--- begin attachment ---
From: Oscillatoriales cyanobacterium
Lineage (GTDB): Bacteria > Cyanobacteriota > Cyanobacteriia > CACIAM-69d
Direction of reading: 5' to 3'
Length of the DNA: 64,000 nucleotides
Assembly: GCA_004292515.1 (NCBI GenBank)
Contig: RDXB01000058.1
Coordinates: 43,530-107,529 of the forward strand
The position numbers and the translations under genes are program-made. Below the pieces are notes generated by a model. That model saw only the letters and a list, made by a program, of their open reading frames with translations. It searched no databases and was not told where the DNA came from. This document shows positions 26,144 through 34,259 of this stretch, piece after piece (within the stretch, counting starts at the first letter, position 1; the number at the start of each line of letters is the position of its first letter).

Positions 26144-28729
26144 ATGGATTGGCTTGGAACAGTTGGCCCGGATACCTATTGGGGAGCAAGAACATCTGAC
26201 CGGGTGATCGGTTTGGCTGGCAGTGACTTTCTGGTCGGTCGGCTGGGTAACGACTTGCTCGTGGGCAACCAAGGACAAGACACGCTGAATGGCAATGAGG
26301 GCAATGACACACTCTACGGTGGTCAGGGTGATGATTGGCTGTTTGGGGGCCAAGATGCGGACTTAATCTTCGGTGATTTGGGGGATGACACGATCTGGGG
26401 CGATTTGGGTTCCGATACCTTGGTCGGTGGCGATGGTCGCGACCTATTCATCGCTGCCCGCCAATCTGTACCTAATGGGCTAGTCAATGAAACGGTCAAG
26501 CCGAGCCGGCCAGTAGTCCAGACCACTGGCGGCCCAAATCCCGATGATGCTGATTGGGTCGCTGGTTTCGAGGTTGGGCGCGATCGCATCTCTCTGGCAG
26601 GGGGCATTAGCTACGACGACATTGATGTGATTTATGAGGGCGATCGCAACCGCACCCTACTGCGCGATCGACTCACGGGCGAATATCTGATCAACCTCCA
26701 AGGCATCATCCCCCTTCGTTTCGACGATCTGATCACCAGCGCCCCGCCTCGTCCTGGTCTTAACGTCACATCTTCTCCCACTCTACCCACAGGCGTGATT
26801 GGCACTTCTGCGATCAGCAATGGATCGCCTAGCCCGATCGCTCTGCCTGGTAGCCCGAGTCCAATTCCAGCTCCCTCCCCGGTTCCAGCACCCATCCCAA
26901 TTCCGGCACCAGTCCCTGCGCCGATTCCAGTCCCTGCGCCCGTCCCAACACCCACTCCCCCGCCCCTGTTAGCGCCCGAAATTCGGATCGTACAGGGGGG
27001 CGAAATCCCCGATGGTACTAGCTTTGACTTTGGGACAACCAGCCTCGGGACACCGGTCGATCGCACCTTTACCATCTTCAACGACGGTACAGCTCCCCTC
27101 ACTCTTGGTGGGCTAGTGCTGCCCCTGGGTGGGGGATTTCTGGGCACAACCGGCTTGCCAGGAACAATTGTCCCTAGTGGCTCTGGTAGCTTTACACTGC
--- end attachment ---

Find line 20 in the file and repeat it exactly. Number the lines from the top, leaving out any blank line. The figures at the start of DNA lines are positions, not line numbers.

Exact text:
27101 ACTCTTGGTGGGCTAGTGCTGCCCCTGGGTGGGGGATTTCTGGGCACAACCGGCTTGCCAGGAACAATTGTCCCTAGTGGCTCTGGTAGCTTTACACTGC